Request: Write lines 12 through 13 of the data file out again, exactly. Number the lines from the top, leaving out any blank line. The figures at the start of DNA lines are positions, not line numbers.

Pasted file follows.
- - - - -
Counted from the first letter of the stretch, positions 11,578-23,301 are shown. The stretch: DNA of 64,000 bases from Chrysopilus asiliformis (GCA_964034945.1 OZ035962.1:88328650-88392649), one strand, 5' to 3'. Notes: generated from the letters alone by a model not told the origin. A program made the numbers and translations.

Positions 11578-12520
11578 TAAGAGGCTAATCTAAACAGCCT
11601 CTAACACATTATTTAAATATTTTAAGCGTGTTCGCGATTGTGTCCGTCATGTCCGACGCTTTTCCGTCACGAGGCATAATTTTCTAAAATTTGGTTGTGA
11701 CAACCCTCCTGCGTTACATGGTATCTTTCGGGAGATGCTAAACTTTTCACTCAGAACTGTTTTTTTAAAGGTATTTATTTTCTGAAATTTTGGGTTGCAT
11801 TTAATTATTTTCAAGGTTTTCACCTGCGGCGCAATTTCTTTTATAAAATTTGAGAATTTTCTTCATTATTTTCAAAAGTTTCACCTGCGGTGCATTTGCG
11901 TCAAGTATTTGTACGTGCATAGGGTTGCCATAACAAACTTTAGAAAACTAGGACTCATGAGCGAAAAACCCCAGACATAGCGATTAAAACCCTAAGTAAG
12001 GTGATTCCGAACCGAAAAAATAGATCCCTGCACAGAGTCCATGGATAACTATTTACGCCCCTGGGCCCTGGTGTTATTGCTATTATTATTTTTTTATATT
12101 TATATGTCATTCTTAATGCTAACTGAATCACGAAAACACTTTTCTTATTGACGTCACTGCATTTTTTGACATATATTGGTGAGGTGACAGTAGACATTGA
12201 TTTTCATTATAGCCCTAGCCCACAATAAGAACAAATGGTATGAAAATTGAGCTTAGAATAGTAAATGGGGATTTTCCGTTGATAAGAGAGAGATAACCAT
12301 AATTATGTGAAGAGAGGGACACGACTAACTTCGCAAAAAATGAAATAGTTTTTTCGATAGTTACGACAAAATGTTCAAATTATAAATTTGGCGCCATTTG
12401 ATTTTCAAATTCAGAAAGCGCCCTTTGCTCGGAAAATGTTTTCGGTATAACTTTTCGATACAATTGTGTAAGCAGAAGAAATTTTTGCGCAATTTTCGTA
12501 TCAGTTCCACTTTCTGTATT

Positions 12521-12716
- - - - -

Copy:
12401 ATTTTCAAATTCAGAAAGCGCCCTTTGCTCGGAAAATGTTTTCGGTATAACTTTTCGATACAATTGTGTAAGCAGAAGAAATTTTTGCGCAATTTTCGTA
12501 TCAGTTCCACTTTCTGTATT